Beth: I think most people now are, to some extent, aware of infamous womaniser Don Juan. This Lothario’s tales of seduction have been immortalised by so many different writers in the past: Mozart, Moliere, Byron, Tirso de Molina. Each writer captures a slightly a different side to the character and tells very different stories, and so we aimed to discover who this rake really was, through reading what had gone before and our own character development workshops. Once we felt we knew who Don Juan was we selected and adapted different examples of him seducing girls. We allowed ourselves creative freedom with the different scenarios but tried to keep as faithful as possible to the feel and message of the original pieces.
CC: How does adapting a classic story for the stage compare to working on a totally new piece?
Beth: When adapting a classic tale you have to realise many people have a strong idea of what the piece should be. The difficulty is striking a balance between being faithful to the original concept while allowing yourself enough room to give a new insight into the piece. For ‘Don Juan’ we aimed for the comic new tales of his exploits while asking if the morals espoused by Moliere hold any relevance for today? When developing a new piece the total creative freedom can be exciting but terrifying, it’s essential you have a strong idea of the story before you begin, and be strict with editing. You need to keep in mind other work of a similar vein to ensure that you are really doing something different.
CC: Tell us a little about Jackinabox Productions, what do you aim to achieve?
John: Having been to the Fringe in previous years and seen some exciting and unpredictable work, we were inspired to experiment ourselves, in particular with fusing movement with text. And, having a dance background, we also wanted to create highly explosive, visceral work and set that against intense, engaging theatre. We wanted to be adventurous and playful with it, taking risks and continually building on what we created. We adapted Hans Christian Anderson’s ‘The Little Mermaid’, creating a darker, highly physical show in which we played with character relationships and the setting of the piece to drive physicality and motion. We learnt from the show, what worked, what didn’t, and carried on pushing to find formulae that would deliver the results we were aiming for.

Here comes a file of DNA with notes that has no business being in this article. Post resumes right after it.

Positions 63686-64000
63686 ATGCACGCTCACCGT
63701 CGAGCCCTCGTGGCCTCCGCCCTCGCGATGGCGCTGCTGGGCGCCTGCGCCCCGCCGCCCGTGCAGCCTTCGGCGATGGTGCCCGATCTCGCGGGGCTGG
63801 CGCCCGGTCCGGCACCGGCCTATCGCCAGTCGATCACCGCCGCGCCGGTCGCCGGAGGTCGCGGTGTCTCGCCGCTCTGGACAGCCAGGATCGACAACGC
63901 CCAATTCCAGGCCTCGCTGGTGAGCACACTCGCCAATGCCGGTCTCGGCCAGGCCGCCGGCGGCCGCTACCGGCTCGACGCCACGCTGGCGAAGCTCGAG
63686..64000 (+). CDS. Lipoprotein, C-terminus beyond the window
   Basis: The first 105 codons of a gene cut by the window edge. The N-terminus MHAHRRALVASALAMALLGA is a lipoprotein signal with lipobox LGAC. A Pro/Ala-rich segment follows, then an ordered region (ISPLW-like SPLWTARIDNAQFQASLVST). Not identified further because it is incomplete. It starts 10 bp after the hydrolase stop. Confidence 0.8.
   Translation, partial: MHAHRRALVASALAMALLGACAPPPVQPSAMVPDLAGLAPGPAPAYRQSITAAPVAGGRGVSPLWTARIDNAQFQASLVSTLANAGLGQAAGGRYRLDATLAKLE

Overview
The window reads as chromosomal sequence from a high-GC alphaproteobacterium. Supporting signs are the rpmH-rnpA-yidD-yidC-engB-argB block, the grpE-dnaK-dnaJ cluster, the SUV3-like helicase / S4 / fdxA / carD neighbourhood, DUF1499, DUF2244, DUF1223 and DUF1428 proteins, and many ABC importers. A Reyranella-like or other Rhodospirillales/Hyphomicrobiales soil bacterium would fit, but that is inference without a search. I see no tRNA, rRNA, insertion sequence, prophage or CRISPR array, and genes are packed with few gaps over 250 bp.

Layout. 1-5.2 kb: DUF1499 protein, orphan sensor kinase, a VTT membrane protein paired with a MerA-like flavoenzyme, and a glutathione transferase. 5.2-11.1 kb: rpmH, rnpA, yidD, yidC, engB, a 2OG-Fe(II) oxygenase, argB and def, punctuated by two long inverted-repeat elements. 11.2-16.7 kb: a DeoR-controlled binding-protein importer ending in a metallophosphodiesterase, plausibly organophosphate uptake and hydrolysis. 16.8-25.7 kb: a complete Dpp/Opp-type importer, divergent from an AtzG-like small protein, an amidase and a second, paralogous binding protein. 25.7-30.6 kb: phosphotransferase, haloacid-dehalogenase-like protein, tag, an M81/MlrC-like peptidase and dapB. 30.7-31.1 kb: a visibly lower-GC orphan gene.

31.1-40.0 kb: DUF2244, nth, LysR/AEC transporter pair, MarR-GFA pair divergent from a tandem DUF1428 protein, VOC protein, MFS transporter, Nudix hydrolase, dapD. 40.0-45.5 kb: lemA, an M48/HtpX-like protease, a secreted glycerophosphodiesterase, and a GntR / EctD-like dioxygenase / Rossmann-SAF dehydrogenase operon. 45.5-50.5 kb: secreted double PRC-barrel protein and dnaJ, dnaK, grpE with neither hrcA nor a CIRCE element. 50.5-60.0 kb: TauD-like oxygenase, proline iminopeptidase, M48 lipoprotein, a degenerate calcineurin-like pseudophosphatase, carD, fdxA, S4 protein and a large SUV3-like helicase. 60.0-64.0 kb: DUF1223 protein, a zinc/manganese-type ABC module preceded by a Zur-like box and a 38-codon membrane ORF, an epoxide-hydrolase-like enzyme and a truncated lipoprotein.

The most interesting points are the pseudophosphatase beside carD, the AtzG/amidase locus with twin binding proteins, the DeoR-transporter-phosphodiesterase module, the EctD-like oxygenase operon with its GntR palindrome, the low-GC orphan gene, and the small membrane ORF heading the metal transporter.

CC: You were here last year too, how was Fringe 2011 for you, and what have you learned for Fringe 2012?
Hayley: Fringe 2011 for us presented a huge learning opportunity. We had two successful shows, both very different but each encompassing that adventurous, playful and explosive fusion of physicality and text. Being at the Fringe gives you the chance to see what works, and to see other successful and not so successful shows, and to learn from other companies who are in a similar position. We were fortunate enough to have the opportunity to return this year and put this experience and learning to practice, with two new shows that we have developed extensively in the aim of delivering exciting new work, that builds upon our past pieces and offers up those winning formulae for Fringe 2012.
CC: How has your Festival been going so far – what have been the highlights, both with your own shows, and others you have seen?
John: Being back in Edinburgh is a real treat. When you get off the train, smell the hops and see the swarms of performers, it’s a great feeling. I think opening night was a highlight. The first time we saw the revised scripts post-previews in front of an audience. The laughs and the tears during that show really made the hard work worth it. As for other shows, we took the cast to see ‘Leo’ at Assembly Roxy, which actually blew me away. It’s unlike anything we’ve ever seen before, and in that, it’s perfect for the Fringe and deserves the sell out success it’s having.
Jackinabox Productions shows ‘99.9 Degrees’ and ‘Don Juan’ were performed at C eca at Fringe 2012.
Photo: Stuart Armitt